This is for you – all you moms that have weathered the storm of raising kids through the best of times and the worst of times. Happy Mother’s Day to you!
They started out giving us morning sickness. We ate soda crackers because they said they were supposed to work. HA! They didn’t. We threw up anyway. They gave us bloated bodies, swollen ankles and the necessity to pee every hour on the hour. We went to Lamaze classes and learned how to HEE HEE HEE to supposedly ease the pain during labor. REALLY?? That was a joke!
Then we endured that “happy” day when our baby was ready to be born. We Hee Hee Hee’d until we were silly trying to push through every agonizing pain and contraction. YEE-OUCH! And then we finally got our prize – the brass ring we had waited 9 long months for. They sort of looked like lizards but we thought they were beautiful. And they were!
We walked the floor at 2am for no apparent reason. They were dry, fed and coddled but they cried anyway and we had no idea why. Later they cut teeth and we stayed up all hours trying to soothe them. They had fevers and runny noses, earaches and diarrhea. They got chicken pox and we said “DON’T scratch!” We stayed up crying with them, right along with their pain.
When they started school we stood up for them when they were kicked off the bus for being “too entertaining.” OH COME ON!! What kindergartener doesn’t want to sing on his way to school. We took their side when they were bullied or pushed off their bike by a bigger neighbor boy. We consoled them when they struck out in Little League and told them how very proud we were of their good sportsmanship.
We went to every open house, praising them for their wonderful folders full of artwork, science and history projects. A job well done. We wanted every teacher to know that this, OUR child was and should be treated “special.” Thats just what mothers do.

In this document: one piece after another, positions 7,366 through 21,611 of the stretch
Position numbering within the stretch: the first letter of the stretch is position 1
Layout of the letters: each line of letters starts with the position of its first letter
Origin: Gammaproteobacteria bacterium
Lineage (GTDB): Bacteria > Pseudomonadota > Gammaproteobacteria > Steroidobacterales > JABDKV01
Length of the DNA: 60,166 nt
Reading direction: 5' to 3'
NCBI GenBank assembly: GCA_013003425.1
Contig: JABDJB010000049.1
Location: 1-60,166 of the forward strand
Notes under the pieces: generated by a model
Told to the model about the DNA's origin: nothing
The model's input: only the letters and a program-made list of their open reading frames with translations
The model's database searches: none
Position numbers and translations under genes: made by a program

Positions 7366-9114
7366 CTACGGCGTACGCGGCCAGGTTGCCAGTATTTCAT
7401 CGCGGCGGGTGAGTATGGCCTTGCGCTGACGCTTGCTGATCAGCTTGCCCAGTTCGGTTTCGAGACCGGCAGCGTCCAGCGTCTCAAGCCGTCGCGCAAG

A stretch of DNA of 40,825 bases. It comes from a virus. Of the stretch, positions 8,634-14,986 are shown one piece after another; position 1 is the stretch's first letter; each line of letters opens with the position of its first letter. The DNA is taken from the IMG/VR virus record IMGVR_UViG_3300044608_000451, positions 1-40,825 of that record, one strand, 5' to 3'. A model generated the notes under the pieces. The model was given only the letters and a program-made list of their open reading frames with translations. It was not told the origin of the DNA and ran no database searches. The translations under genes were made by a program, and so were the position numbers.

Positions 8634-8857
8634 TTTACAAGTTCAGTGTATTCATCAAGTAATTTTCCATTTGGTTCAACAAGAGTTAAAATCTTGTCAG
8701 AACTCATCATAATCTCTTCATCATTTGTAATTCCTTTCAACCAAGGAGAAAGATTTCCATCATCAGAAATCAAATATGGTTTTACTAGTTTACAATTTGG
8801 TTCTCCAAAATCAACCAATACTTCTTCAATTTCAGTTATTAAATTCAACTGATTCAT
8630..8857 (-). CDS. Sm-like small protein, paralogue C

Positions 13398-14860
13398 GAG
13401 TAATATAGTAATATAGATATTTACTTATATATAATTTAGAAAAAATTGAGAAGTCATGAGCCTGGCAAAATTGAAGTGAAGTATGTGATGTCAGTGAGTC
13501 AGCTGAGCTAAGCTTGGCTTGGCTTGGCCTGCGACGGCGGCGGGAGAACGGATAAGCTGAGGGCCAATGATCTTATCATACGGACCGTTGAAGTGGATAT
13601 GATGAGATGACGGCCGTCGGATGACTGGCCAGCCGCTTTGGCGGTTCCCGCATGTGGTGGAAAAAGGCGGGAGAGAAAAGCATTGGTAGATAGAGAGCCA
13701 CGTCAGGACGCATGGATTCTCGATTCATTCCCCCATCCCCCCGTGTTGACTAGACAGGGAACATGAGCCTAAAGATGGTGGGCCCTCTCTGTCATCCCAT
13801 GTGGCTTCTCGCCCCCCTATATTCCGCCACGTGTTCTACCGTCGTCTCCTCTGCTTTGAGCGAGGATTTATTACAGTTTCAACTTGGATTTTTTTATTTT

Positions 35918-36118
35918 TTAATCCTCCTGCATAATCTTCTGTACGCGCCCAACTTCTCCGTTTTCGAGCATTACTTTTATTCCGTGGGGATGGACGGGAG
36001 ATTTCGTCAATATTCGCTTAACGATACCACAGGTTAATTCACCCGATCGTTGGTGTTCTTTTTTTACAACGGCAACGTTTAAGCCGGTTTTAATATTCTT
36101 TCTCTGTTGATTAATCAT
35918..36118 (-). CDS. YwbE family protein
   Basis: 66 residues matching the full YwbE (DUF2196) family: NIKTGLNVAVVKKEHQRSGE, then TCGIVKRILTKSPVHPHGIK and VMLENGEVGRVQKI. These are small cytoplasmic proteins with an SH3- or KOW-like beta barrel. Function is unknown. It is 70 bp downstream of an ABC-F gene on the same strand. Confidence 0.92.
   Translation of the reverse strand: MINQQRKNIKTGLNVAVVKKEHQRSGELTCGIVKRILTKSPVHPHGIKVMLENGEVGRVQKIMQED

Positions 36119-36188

We were there to greet out middle schooler at the bus stop because he had forgotten his lunch. We were met with that look that says “drop dead.” But we smiled anyway knowing he probably really did appreciate having lunch that day.
And OMG those teenage years when they learned how to drive. We set a curfew when they were allowed to take the family car out on a date. They were never home at the exact minute they were supposed to be. We paced the floor and prayed like crazy that they weren’t in an accident. Then there was always a siren – it could have been in Texas but we heard it. We suffered heart palpitations as our heads went off in tangents imagining all sorts of horrible things. Then as they came sauntering through the front door, somehow we managed not to strangle them when they saw our frantic faces and said, “What’s wrong with you?”
We had days when we couldn’t wait for them to move out. Then one day they did and our nests were empty. We looked back at all those years of hard work, the chaos, the heartache, and above all, the joy. Our homes became quiet and we stared at their bedrooms wanting them to come back. We found out that we weren’t really ready, after all.
Through all of our trials and tribulations, our pleasure, our pain, our laughter, our tears, we somehow came out the other side in one piece. Why? Because we are mother’s and we are still smiling because we know, with no uncertainty, that it was, in the end, all worth it.